Favorite Travel Quotes

"Travel is fatal to prejudice, bigotry, and narrow-mindedness, and many of our people need it sorely on these accounts."
-- Mark Twain
Innocents Abroad

"Stop worrying about the potholes in the road and celebrate the journey." -- Fitzhugh Mullan

"A good traveler has no fixed plans and is not intent on arriving." -- Lao Tzu

Oyster Farming—A Unique Business In Nova Scotia

PURSUING PHOTOS AND PROSE
With Kayaks, Mountain bikes, Backpacks, Daypacks, Walking Sticks, Fishing Poles—and an Airstream Travel Trailer

Bert Gildart: Several nights ago while camped along the Cabot Trail the wind came up and began howling through the trees. Before long the wind was generating waves, and from the quiet of our Airstream we could hear them crashing on the shores of nearby Aspy Bay.

Though the sight was a delight to watch, particularly there in the moonlight, it wasn’t that way for all people, certainly not for Alex Dunphy, who leads a double life.

One life is that of a campground operator, which he and his wife Susan run and where we first met them.

The other is the life of a man who can claim (again with his wife, Susan) to be one of the most unique businesses in Nova Scotia.

“Sure,” says this Scottish descendent, “there may be others in the province. But if there are I don’t know about them. Most of my competitors are in Prince Edward Island, and when I’ve won my oyster shucking contest, mostly, those are the people I’ve competed against.”

Alex Dunphy is a bonafide oyster farmer in every sense of the word, and for him the night’s winds played havoc with the hundreds of trays floating in Aspy Bay. He works hard to maintain their order, and the work has paid off. In the past 20 years, Alex has cultivated over a million oysters. But his business requires constant vigilance.

“If the oysters get shuffled around then they’re not free to grow into the rounded shape that appeals to our pallets.”

As a result, Dunphy’s first order of business for the day was to straighten out the trays, and because the business fascinated us, Alex invited Janie me along for an early morning peek at his business.

Cultivating oysters, as we soon discovered, is not easy work. Within minutes of leaving the small harbor on Aspy Bay in Alex’s Johnboat, we arrived at one of the immense lines containing the man’s oyster trays. And what a mess the wind had made of them. Though they weren’t damaged, the winds had certainly rearranged not only the trays, but it had also jumbled the oysters that Dunphy had worked so hard so separate. Rearranging everything took hours, but Dunphy shrugged and said it was all routine.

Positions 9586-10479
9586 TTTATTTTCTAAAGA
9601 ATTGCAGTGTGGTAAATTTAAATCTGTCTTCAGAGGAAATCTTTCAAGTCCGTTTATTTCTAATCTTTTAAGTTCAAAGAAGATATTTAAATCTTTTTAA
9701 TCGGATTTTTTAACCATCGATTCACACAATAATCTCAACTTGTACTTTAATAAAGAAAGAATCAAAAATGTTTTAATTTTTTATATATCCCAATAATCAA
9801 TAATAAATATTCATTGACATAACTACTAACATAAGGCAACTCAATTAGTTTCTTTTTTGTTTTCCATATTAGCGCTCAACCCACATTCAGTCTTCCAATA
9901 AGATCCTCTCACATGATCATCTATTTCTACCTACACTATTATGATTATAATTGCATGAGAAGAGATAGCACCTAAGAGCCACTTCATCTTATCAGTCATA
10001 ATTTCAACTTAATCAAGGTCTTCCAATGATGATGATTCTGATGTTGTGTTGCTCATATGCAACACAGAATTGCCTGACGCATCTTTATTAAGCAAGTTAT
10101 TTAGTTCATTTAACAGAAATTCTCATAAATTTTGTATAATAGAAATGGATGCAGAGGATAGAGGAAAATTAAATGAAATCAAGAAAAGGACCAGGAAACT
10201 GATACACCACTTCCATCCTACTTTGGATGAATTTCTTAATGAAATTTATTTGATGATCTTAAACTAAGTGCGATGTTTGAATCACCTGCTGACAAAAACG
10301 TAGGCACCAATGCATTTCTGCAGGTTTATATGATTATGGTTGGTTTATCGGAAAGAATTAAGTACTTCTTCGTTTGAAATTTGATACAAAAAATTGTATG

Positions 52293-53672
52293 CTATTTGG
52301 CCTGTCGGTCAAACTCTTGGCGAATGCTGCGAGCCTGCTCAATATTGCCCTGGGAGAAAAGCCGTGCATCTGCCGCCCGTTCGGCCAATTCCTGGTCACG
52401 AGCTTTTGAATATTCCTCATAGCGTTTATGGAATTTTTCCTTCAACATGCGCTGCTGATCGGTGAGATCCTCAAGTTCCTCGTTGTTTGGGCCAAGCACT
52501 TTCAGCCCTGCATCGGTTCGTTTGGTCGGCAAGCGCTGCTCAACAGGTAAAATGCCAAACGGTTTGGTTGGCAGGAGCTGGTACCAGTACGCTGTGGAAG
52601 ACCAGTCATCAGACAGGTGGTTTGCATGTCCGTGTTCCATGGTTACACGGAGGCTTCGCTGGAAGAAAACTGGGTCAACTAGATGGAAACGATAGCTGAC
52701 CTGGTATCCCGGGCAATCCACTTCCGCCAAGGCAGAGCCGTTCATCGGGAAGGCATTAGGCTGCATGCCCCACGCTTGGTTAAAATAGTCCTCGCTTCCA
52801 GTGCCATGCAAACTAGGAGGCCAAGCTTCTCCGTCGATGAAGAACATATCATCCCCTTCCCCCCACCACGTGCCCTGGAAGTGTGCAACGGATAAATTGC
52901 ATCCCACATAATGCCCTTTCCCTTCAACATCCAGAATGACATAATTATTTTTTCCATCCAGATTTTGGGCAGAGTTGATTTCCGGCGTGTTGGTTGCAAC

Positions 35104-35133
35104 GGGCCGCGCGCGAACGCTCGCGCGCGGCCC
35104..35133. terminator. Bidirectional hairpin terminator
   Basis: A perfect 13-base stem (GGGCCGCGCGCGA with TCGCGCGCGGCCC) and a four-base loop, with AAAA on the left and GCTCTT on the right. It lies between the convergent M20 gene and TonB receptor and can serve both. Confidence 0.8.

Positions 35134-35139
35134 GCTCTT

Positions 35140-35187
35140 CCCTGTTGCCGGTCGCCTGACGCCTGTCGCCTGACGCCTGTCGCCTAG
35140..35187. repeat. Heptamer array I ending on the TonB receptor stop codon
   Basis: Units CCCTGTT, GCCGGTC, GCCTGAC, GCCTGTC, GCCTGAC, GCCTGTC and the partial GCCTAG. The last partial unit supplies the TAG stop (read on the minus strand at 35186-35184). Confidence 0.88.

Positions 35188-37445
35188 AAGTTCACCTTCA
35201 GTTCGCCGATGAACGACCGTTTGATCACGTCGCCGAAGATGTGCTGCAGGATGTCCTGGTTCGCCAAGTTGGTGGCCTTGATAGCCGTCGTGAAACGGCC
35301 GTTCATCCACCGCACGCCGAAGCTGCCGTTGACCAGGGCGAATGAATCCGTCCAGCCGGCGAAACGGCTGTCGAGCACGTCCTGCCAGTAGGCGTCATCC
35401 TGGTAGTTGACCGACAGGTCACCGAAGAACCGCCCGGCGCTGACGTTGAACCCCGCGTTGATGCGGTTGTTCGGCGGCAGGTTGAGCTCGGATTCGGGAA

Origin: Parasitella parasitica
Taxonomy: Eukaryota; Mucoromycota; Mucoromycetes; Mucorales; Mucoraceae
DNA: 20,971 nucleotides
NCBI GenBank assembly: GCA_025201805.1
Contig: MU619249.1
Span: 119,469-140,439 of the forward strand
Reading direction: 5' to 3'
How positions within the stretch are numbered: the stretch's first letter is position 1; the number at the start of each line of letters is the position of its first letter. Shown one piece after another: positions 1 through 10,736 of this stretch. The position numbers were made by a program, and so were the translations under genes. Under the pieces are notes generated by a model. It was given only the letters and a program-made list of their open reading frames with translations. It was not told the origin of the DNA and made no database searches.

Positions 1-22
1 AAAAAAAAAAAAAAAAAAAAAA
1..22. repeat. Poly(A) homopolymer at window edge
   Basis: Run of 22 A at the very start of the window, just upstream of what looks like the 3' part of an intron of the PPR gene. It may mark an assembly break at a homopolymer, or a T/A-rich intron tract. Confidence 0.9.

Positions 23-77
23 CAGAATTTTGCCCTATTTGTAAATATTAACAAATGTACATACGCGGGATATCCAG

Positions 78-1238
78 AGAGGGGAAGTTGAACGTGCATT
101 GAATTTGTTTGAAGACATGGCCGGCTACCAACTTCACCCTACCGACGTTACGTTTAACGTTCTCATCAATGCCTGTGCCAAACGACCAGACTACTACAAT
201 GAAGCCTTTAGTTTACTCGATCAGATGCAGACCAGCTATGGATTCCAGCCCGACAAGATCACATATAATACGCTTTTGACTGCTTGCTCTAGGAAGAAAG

“Just part of the business of growing oysters,” insisted Dunphy.

Essentially the seasonal business of growing oysters begins when the ice goes out in spring. At this time, he has to bring up what he put down in the fall. Back then, Dunphy had taken small oysters and placed them into a bag. Then, he’d submerged them to the depth experience had shown would be beyond the depths of the winter ice. Six months later, in spring, he retrieves them using scuba diving equipment. Then he spreads them out, where he then monitors them for growth, which usually occurs at a predictable time of the summer.

Alex says that growth begins in June and coincides when temperatures reach 70°F, and it lasts two to three weeks. They then get their reproductive organs going and Alex says he must then be on hand to collect the “spat,” a term used to describe collectively the sperm and the eggs produced by the male and the female. Spat is then placed into “spat collectors,” and that’s what he lowers in the fall and then retrieves again each spring—to then place in the growth trays.

And here each group remains until autumn, at which time he lowers them for retrieval again next spring. And so, he says, it goes until an oyster has reached a growth of three inches. Generally, it takes about five years to mature, but of course, we’re not really talking about a single oyster, we’re talking about the 70,000 oysters he produces annually for diverse markets, mostly though in the Cape Breton area.

And that, says Alex, is where his wife comes in, something we learned during our four day stay with the Dunphys. Each morning as we’d leave to further drive the Cabot Trail or kayak its local waters, there would be Susan, sorting oysters. Depending on size, some would be sold to the cocktail market, others for restaurants that purchase them for entrees. But seeing us drive by she takes time for a brief friendly wave.

Like her husband, she’s a busy person, and must soon be back at the campground (The Hideaway Campground and Oyster Market) desk to greet new campers—or repeat campers who might want to purchase oysters for an evening meal.



One Response to “Oyster Farming—A Unique Business In Nova Scotia”

  1. heather Says:

    Hi,

    I live in south western Nova Scotia and am considering buying an acre of land that is right on the river which directly connects to the ocean. It has a building on it that was previously used as a boat builder shop; therefore you can sail right out to the ocean from there.

    I am seriously considering buying the property and starting an oyster business but I am very ignorant at this point. I got the idea from a friend of mine who runs a successful fresh water oyster farm from her home not too far from where I plan to start mine — except mine would be salt water.

    Can you give me any pointers or guide me in the right direction? Are there any grants offered for this sort of thing?

    I would much appreciate your input.

    Thanks for your time.

    Heather

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